Painter and portraitist Avery Handly was born in Nashville and graduated from Wallace University School and Vanderbilt University, where he majored in English and was influenced by the Fugitives. His first art instruction, at age twelve, was from Miss Emma Cantrell at Watkins Institute in Nashville. Later he studied with Thomas Hart Benton at the Kansas Art Institute and with Grant Wood at the University of Iowa.
After serving overseas in the navy, Handly settled in Winchester, Franklin County. He painted semi-abstract, cubist, and abstract works. He did landscapes, still lifes, social comment, and modern pictures based on religious and theological themes. Late in life, he converted to Roman Catholicism. Throughout his work, he continued to reconcile abstraction and representationalism. He painted portraits of Harry Tatum, Mrs. Harvey Templeton Jr., Miss Avery Templeton, and Bishop Ferrani from a photograph, as well as, perhaps, five self-portraits and portraits of family members. He believed that “all paintings have to start with a basis of magnificence. By certain deft twists and tricks, you turn magnificence into meanness–or vice-versa.” (1)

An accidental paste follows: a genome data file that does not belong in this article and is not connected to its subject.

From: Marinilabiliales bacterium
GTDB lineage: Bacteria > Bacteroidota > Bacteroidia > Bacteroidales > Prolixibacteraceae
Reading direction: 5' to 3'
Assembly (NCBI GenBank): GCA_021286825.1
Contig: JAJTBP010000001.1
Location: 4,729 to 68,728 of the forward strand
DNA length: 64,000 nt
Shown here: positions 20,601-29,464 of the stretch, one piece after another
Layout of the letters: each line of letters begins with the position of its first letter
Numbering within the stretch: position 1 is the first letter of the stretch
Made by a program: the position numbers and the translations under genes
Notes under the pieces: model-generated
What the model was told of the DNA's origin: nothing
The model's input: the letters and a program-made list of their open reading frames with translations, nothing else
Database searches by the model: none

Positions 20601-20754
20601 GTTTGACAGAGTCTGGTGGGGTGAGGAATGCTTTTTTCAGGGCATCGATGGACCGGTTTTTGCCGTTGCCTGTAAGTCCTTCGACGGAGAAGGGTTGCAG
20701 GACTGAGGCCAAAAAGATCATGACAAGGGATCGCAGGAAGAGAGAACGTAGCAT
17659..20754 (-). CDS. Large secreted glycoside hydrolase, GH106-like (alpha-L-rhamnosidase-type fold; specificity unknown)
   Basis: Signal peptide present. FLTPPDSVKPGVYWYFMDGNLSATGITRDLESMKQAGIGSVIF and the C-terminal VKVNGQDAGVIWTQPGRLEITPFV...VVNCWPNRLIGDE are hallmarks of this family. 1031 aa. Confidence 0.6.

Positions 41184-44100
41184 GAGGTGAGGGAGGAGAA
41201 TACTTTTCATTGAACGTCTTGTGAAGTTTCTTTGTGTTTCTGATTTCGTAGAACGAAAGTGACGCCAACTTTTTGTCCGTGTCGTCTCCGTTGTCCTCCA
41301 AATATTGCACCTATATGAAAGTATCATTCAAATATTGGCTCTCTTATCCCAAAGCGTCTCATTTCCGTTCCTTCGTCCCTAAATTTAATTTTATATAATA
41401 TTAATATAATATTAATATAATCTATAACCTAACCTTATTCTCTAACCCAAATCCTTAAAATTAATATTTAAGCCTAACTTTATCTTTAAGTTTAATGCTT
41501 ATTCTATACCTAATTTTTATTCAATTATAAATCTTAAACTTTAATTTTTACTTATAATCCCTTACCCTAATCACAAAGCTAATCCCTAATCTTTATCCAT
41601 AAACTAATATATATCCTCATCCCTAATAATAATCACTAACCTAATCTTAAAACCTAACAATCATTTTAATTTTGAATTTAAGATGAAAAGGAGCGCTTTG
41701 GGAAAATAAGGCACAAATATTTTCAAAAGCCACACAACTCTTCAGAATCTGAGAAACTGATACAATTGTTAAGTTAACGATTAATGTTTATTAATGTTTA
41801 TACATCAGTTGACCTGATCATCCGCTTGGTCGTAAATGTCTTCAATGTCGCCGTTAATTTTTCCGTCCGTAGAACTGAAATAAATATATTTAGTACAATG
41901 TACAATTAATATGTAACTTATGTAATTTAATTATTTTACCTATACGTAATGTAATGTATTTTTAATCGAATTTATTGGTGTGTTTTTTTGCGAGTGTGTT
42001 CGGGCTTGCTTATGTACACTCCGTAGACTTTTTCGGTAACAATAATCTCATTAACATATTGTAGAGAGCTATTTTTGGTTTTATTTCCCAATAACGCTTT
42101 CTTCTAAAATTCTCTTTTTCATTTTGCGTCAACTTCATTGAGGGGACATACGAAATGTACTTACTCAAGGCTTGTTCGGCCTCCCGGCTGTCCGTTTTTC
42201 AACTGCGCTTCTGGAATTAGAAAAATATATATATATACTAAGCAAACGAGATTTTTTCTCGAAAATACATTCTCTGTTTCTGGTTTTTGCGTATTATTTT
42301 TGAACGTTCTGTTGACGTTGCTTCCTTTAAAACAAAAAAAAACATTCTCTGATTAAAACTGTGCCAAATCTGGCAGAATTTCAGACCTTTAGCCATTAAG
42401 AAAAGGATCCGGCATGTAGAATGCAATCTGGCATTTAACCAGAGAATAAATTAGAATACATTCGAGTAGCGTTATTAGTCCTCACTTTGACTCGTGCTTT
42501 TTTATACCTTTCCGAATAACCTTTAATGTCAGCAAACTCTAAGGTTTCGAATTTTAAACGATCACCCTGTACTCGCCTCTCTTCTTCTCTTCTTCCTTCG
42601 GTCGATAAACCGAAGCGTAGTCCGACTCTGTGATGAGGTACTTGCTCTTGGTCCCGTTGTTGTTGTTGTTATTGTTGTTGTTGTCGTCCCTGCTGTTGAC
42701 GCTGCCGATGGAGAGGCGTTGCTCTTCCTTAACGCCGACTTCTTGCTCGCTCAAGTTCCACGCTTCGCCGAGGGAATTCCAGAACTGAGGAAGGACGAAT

During the late 1940s and 1950s Handly had one-man shows at the University of the South, the Hunter Museum of American Art in Chattanooga, and the Centennial Club in Nashville. His most important one-man show as held at the Ward Eggleston Gallery in New York in early 1950. He died in Winchester on October 22, 1958. A memorial exhibition was held at the Nashville Arts Festival in 1960.